This scenario is where a life coach comes into play. By definition, a life coach is a professionally trained person who helps you identify your goals, develop a realistic plan of action to achieve your goals, and maximizes your potential. Depending on the revenue of the company as a whole, and on the type of problems faced by the HR team, the company has to decide whether it needs a life coach, a therapist, or both. Therapists are different from life coaches, as they are licensed medical professionals who resolve emotional and mental problems in people, while life coaches help people achieve specific professional goals, by also aiding in personal growth. Since the problem at hand is the working methodology of the HR department, and its outcomes, the HR department usually requires a life coach. 

A life coach is an expensive but important investment for a company looking to increase employee output exponentially. By hiring a life coach, these companies change the working style, and most importantly, the temperament of the HR team. Let’s go deeper into the kind of problems that a coach can solve for the HR team.

According to an article in the Forbes magazine, dated April 2020, the five problems faced by the HR department this year are—

(1) Finding and acquiring the best, high-quality employees;

(2) Maintaining this high quality and channeling employee energy constructively;

(3) Developing world-class leaders;

 (4) Finding resources to use for development and training; and

 (5) Fostering a sense of inclusion through diversity and acknowledgment of barriers.

As businesses become more and more complex, candidates for various jobs constantly push them to be the best that they can be. Showcasing an eclectic mix of talents, skills, and the ability to work smart, HR people often have a difficult time in selecting the best people, those most suited to the needs of the job.

 Life coaches redefine their methods of selection, their psychological techniques to identify the best candidates and help slightly speed up the entire selection process itself. In today’s fast-moving world, it is not enough to be the best, high-quality employee, but also to maintain this high quality throughout. This applies to HR too. Thus, both employees and the HR team are under stress of a constant desire to maintain their high quality of work. A life coach makes sure that all employees (including the HR team) do not suffer a burnout, by emphasizing workplace culture that encourages work-life balance. Coaches redefine targets to make them sustainable and redesign them in order to give their clients the best balance of demanding work and relaxing private life. Leadership is an important skill in business, as a whole, as effective leaders can do wonders for companies.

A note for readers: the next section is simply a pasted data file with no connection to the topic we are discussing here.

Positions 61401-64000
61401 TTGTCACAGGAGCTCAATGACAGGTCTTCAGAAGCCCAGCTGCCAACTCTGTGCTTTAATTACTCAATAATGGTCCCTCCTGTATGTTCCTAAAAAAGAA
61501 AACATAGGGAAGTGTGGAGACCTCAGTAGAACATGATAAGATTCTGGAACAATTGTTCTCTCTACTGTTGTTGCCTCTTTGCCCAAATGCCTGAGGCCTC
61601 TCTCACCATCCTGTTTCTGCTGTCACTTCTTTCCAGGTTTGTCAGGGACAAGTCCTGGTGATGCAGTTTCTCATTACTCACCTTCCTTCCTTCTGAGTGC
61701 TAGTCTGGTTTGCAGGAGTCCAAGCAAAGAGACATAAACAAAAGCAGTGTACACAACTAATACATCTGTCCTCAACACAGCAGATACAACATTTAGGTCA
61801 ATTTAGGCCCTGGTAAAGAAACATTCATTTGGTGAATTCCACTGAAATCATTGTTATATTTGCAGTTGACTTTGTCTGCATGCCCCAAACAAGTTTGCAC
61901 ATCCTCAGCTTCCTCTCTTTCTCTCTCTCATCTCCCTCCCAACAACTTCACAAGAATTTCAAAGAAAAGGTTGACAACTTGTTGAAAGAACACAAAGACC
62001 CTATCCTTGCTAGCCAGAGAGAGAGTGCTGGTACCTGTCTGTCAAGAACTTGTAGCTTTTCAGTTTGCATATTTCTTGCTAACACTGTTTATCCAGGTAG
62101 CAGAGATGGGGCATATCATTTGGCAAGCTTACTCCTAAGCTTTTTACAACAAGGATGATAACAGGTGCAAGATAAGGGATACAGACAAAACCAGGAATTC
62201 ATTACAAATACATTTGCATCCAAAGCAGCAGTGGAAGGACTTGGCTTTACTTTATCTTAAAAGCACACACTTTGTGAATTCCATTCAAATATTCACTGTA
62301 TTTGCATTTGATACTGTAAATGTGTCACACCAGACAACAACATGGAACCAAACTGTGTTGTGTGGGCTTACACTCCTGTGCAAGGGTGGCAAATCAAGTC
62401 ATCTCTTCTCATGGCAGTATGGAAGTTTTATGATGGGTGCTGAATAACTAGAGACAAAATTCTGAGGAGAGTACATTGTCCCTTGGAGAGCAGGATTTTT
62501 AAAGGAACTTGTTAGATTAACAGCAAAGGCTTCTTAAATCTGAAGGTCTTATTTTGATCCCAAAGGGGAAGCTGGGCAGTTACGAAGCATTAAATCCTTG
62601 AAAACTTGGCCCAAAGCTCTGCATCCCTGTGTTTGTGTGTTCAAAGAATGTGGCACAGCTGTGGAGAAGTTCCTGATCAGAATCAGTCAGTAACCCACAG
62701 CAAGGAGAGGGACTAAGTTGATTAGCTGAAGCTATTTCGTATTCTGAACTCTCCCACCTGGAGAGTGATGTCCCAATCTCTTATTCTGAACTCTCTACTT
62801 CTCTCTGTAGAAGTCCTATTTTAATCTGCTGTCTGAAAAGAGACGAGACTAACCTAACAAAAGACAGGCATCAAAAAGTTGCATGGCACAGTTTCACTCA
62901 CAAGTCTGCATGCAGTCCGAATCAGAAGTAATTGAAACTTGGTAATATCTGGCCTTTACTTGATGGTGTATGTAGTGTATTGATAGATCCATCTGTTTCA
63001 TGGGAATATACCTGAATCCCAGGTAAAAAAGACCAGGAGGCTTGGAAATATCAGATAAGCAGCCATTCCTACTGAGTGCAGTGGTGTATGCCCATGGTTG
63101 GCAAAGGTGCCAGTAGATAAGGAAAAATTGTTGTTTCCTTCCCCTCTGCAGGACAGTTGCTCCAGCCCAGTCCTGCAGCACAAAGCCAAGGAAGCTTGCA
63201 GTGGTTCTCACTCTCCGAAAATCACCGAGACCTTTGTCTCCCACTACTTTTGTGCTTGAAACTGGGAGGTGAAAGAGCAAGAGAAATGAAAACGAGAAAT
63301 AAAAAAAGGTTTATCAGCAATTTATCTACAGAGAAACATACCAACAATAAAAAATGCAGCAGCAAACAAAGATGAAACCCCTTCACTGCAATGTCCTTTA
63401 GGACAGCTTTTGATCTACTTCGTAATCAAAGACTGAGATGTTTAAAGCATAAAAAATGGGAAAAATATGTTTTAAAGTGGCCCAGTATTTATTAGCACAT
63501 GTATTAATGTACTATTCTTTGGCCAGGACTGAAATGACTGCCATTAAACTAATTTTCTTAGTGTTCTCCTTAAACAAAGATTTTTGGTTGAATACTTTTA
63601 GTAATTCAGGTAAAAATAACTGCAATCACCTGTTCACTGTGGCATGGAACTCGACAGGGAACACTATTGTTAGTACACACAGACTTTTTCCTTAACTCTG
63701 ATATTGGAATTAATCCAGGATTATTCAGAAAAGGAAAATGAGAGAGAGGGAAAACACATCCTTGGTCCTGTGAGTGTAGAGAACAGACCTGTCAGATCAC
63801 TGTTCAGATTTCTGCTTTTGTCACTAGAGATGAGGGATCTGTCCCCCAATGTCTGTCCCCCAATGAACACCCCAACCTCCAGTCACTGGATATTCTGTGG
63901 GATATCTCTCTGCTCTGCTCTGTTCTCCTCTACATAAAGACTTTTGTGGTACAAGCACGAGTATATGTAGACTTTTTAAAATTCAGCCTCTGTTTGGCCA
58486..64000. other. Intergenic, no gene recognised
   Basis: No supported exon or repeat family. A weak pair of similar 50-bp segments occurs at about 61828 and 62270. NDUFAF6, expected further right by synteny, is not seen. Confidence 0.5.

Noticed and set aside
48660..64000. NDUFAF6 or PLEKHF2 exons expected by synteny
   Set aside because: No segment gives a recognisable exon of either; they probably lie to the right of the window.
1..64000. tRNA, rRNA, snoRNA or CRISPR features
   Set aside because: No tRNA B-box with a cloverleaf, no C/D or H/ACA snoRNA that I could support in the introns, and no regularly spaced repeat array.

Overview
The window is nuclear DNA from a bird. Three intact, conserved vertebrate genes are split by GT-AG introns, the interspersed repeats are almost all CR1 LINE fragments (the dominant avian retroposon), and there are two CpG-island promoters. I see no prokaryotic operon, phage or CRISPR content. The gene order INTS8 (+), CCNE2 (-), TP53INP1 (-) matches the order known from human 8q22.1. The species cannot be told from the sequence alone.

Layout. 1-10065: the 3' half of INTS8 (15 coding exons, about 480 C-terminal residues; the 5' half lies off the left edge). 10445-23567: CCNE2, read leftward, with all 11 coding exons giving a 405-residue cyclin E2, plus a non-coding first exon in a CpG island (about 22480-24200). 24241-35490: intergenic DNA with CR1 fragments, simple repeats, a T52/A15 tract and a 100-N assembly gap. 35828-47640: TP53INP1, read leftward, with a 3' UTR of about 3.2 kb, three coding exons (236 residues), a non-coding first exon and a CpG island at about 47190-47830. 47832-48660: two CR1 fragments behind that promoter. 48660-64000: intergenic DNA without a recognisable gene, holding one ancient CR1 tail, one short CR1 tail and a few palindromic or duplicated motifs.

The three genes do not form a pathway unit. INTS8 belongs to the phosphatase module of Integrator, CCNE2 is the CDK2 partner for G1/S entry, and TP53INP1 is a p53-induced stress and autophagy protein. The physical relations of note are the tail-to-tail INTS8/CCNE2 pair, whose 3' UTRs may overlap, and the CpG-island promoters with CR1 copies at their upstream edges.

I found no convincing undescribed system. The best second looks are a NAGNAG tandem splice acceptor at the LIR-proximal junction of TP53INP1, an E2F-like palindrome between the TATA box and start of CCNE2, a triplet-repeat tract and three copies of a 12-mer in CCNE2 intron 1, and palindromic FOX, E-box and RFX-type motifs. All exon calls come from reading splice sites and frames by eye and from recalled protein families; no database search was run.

Life coaches help their clients become better and more effective leaders who lead through example (by showing better results themselves). Additionally, coaches also help the HR team select leadership training programs best suited to the company’s agenda. While big companies invest a lot of money into workforce development programs, many companies are reluctant to do so, as this move does not promise income returns. Coaches help select the best programs for employee development and HR development based on the income of the company. They definitely emphasize the strategic importance of this move. Finally, coaches can help change the employee-HR equation, making it more productive, but more importantly, more inclusive, because proper workplace culture that is inclusive goes a long way in maintaining its structure and efficiency. In conclusion, a coach may seem like yet another expensive investment for a company looking to upgrade all their employees to the next level, but this move can work wonders. It is one of the best ways to get the vehicle moving forward towards excellence.